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Domestication reprogrammed the budding yeast life cycle

Abstract

Domestication of plants and animals is the foundation for feeding the world human population but can profoundly alter the biology of the domesticated species. Here we investigated the effect of domestication on one of our prime model organisms, the yeast Saccharomyces cerevisiae, at a species-wide level. We tracked the capacity for sexual and asexual reproduction and the chronological life span across a global collection of 1,011 genome-sequenced yeast isolates and found a remarkable dichotomy between domesticated and wild strains. Domestication had systematically enhanced fermentative and reduced respiratory asexual growth, altered the tolerance to many stresses and abolished or impaired the sexual life cycle. The chronological life span remained largely unaffected by domestication and was instead dictated by clade-specific evolution. We traced the genetic origins of the yeast domestication syndrome using genome-wide association analysis and genetic engineering and disclosed causative effects of aneuploidy, gene presence/absence variations, copy number variations and single-nucleotide polymorphisms. Overall, we propose domestication to be the most dramatic event in budding yeast evolution, raising questions about how much domestication has distorted our understanding of the natural biology of this key model species.

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Fig. 1: Genomic and phenomic portraits of domesticated and wild yeast.
Fig. 2: Domestication promoted fermentative over respiratory growth.
Fig. 3: Domestication abolished or impaired yeast sporulation.
Fig. 4: Genetic control of sporulation efficiency.
Fig. 5: Domestication only weakly extended the yeast CLS.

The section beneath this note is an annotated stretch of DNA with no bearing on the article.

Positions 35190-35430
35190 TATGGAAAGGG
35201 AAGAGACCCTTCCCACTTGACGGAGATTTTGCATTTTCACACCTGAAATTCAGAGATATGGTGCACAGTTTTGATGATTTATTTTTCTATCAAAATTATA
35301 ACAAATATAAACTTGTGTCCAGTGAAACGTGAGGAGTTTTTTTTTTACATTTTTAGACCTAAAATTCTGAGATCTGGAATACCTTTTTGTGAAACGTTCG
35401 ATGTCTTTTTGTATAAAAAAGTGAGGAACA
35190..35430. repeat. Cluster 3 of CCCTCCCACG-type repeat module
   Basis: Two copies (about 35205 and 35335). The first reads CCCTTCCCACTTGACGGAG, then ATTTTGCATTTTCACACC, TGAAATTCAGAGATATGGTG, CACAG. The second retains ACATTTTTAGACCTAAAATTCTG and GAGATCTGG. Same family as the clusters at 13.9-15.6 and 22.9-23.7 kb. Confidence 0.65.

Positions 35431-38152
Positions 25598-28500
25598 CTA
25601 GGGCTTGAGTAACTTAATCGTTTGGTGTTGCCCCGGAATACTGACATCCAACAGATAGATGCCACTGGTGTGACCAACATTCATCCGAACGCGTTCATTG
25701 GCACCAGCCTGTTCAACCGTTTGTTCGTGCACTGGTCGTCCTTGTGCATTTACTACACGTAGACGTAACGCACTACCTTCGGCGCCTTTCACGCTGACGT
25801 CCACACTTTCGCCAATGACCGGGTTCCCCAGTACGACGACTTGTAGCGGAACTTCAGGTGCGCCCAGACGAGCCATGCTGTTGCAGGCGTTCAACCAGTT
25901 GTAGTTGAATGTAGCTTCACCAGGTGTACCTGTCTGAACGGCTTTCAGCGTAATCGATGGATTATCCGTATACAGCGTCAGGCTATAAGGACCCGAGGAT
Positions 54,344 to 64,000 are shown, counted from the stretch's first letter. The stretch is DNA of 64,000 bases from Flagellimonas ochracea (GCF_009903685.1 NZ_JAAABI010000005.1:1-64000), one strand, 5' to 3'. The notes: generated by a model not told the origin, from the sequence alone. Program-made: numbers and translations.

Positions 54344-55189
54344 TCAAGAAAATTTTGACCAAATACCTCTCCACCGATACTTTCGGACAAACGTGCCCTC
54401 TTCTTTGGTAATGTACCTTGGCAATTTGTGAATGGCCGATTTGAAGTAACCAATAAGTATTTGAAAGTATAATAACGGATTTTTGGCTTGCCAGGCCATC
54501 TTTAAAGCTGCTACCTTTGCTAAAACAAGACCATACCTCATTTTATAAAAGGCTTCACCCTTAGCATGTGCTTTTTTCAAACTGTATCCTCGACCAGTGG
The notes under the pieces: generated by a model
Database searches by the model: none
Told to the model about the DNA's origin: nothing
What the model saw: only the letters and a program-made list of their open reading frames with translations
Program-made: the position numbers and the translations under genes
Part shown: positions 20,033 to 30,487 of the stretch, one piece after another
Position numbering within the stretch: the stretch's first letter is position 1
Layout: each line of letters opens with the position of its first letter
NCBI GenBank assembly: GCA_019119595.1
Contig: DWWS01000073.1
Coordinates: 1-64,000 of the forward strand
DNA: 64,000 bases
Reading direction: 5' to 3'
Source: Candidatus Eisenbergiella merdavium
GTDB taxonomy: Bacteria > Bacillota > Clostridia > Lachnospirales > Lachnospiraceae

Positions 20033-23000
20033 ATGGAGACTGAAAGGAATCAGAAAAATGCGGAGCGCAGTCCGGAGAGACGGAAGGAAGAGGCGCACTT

Fig. 6: HPF1-like and WHI2 loss-of-function variants impairs yeast CLS.

Data availability

All data generated or analysed during this study are included in this article and the Supplementary Information. Source data are provided with this paper.

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Acknowledgements

We thank F. van Werven, G. Fisher and B. Llorente for the helpful discussions and B. Cohen for the kind gift of the SPS2::GFP tagged strains. This work was supported by Agence Nationale de la Recherche (ANR-15-IDEX-01, ANR-18-CE12-0004, ANR-20-CE13-0010, ANR-20-CE12-0020), Fondation pour la Recherche Médicale (EQU202003010413), CEFIPRA, Fondation ARC (no. ARCPJA32020070002320), the Swedish Research Council (2014-6547, 2014-4605, 2018-03638 and 2018-03453) and the Slovenian Research Agency (P1-0207), COFUND BoostUrCAreer programme (funded by EU Horizon 2020, Marie Curie grant agreement no. 847581, Région SUD PACA and IDEX UCAjedi).

Author information

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Authors

Contributions

M.D.C., B.P.B., U.P., J.W. and G.L. designed the experiments. M.D.C., B.P.B., K.P., A.I., C.V., S.K., S.S., O.C.A., G.Ž. and K.D. performed and analysed the experiments. J.S., C.T., J.W. and G.L. contributed with resources and reagents. M.D.C., B.P.B., J.W. and G.L. conceived and supervised the project. M.D.C., B.P.B., J.W. and G.L. wrote the paper.

Corresponding authors

Correspondence to Matteo De Chiara, Jonas Warringer or Gianni Liti.

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Nature Ecology & Evolution thanks José Sampaio and the other, anonymous, reviewer(s) for their contribution to the peer review of this work. Peer reviewer reports are available.

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Extended data